Also, I have to admit that my old scale was sexier-looking with the glass platform, but I realized that the utilitarian design of this scale is actually much better: it's easier to wipe off and keep clean, the buttons are large and easy to press, plus there is a three minute turnoff delay, meaning much less chance of you losing your measurement as you're scrambling for your next ingredient (not that you would ever start baking without all your mise in its place, would you?:) ) So don't let the humble exterior deter you from its host of well-thought out features.

I get e-mails asking about scales frequently, so right now I'd say this scale is making me very happy. Remember when looking for a scale to find one that:

1. Does both grams and ounces, and can tare.

2. Has capacity up to five pounds at least.

3. Has a platform wide enough and stable enough to hold your mixing bowl with your ingredients.

4. Is easy to clean! Don't overlook this – there are some gorgeous objet d'art scales out there, but I look at them and wonder, how would I ever clean this thing?

And finally, with the new year also comes another year for my blog Dessert First, which is now officially five years old! I couldn't have imagined all that would happen five years ago, and hopefully all you dear readers will follow me to see what happens next!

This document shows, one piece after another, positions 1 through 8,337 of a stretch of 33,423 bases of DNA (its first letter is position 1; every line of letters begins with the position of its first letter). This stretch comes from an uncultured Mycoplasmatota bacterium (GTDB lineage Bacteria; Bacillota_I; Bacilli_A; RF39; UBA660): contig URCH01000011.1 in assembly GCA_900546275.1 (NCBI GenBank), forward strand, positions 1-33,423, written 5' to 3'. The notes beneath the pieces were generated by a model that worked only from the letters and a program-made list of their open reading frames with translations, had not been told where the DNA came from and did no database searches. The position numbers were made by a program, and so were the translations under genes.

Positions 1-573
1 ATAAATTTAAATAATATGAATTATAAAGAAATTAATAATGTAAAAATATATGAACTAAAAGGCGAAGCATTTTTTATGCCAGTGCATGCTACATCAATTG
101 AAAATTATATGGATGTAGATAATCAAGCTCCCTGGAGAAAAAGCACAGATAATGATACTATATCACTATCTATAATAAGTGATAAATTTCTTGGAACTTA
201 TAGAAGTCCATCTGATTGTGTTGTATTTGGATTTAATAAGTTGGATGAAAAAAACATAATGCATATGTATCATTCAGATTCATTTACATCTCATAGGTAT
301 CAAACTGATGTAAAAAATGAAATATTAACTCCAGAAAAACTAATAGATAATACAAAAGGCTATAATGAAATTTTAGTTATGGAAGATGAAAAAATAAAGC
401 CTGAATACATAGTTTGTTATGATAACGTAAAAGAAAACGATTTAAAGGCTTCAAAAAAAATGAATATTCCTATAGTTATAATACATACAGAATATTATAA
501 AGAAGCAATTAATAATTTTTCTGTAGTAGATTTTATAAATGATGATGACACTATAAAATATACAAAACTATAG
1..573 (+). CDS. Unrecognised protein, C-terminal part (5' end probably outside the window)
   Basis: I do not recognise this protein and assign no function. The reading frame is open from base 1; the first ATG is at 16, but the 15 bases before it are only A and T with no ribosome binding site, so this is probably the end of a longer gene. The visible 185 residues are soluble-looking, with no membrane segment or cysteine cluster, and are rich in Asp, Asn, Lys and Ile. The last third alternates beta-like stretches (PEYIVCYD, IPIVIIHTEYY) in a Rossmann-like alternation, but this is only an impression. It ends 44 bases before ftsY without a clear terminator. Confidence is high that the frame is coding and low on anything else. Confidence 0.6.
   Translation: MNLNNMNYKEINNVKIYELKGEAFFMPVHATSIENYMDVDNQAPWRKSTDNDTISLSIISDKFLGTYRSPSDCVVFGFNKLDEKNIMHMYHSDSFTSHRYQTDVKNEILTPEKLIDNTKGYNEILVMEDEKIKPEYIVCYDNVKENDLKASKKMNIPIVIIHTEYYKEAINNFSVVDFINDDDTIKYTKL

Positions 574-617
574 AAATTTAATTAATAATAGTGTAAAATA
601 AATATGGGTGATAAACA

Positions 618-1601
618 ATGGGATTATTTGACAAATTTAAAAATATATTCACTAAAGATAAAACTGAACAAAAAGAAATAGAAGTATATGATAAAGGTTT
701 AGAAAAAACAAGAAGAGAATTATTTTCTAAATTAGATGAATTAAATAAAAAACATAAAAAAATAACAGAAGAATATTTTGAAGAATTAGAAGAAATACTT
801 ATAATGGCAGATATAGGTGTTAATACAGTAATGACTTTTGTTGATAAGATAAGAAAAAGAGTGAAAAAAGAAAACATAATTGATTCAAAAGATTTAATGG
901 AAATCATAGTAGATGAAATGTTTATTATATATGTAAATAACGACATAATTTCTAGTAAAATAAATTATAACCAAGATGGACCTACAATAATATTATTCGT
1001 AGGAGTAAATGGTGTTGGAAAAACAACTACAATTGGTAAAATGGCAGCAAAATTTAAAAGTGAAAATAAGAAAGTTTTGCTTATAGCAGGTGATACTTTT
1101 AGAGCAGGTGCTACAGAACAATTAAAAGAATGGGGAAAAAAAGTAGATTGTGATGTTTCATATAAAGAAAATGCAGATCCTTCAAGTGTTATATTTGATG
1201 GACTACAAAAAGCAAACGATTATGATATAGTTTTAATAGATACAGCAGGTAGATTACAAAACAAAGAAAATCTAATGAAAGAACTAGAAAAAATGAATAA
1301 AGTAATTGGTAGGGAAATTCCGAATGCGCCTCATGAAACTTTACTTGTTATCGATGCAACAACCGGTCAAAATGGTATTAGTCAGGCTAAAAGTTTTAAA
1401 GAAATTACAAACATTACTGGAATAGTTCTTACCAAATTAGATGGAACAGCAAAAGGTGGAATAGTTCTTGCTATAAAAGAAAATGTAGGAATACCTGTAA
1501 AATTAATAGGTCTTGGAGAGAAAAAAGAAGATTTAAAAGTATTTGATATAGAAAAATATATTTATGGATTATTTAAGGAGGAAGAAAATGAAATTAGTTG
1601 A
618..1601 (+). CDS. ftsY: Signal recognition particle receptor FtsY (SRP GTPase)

In celebration of five very sweet years, I finally have a banner – long, long overdue! Many thanks to Kaytlyn of Beneficial Design for creating this luscious looking header! I hope to continue welcoming you all here through my new front door!

Blood Orange Curd Tuile-lets


1/2 cup softened unsalted butter

1 cup confectioners’ sugar

1/2 teaspoon vanilla extract

4 egg whites at room temperature

1/3 cup all-purpose flour  

In a stand mixer, cream butter and sugar together on medium speed for several minutes until light and fluffy.

< span style="font-size: 14px;">Add in vanilla extract and egg whites and beat until combined. 

Sift flour over mixture and mix on low until combined.

Cover batter and let rest in refrigerator for about 1 hour.

When you are ready to bake the cookies, preheat the oven to 350ºF. Line several cookie sheets with silicone baking mats.

Spread tablespoons of batter onto the cookie sheets, spacing them about 2 inches apart. Be sure to spread the batter as thinly and evenly as possible: If it is too thick it will not bake properly. Use a moistened fingertip to smooth the batter out.

Bake to 8–10 minutes or until the edges turn golden. 8. Cool sheets on wire racks. If you want to shape them, you must do so quickly once they are out of the oven before they harden. If the cookies harden before you can shape them,return them to the oven for 30 seconds to warm and soften them.

Blood Orange Curd

1/2 cup blood orange juice

1 tablespoon lemon juice

6 egg yolks

3/4 cup sugar

1/2 cup unsalted butter, room temperature

Combine orange juice, lemon juice, egg yolks, and sugar in a medium saucepan.

Cook over medium heat, whisking constantly, for 8-10 minutes until sugar has dissolved and mixture has thickened.

Remove from heat and stir in the butter a little at a time, stirring to fully combine.

Pour curd into a container and press a piece of plastic wrap to the surface.

Refrigerate for an hour or so until it has cooled and thickened to a spreadable consistency.


17 Comments so far ↓

Leave a Comment